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Prohibition of Alcohol

America's discomfort with alcohol developed in the mid-19th century. Previously, alcoholic beverages were an established facet of American society: George Washington operated a whiskey distillery, Thomas Jefferson dabbled in viticulture, and Samuel Adams had his brewery. Hard cider and rum enjoyed mass appeal, and rum was a common barter item in the cash-strapped New World. Even religiously rigid groups such as the Puritans and the Quakers stressed moderation rather than abstinence.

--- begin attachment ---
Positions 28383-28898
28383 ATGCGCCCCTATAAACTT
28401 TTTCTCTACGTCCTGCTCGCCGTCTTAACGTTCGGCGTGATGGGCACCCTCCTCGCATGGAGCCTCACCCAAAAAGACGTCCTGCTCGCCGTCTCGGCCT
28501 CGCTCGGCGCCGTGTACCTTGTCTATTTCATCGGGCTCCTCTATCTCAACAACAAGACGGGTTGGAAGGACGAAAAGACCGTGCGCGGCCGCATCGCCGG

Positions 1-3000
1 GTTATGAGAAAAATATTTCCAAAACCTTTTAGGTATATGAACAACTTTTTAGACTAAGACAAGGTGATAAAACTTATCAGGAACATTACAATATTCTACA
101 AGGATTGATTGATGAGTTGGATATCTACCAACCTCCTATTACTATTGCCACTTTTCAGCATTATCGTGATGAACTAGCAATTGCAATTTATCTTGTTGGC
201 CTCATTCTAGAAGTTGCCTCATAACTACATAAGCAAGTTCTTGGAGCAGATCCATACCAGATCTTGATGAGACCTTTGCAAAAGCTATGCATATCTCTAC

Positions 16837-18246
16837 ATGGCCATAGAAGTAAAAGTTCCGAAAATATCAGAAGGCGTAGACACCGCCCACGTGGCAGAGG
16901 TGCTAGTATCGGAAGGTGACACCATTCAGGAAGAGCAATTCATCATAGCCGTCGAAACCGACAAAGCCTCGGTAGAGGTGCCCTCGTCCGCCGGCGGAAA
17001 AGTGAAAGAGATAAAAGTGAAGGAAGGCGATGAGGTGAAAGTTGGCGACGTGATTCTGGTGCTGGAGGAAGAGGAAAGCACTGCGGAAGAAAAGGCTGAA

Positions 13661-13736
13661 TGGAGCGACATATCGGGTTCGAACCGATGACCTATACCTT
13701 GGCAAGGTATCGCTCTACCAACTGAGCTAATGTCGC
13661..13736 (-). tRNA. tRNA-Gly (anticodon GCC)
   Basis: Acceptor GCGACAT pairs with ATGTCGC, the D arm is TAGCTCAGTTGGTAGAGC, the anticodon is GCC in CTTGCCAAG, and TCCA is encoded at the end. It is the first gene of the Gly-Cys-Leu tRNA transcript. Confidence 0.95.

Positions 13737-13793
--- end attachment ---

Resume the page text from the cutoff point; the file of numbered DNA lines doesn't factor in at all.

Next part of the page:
Following the Revolution, the expanding western frontier contributed to turning the nation's tastes from cider and rum to whiskey and beer. Isolated western farmers found it easier to transport whiskey rather than raw grain to urban markets. In the 1840s, immigrants introduced German yeast strains and brewing methods, resulting in lager beers that kept better ...

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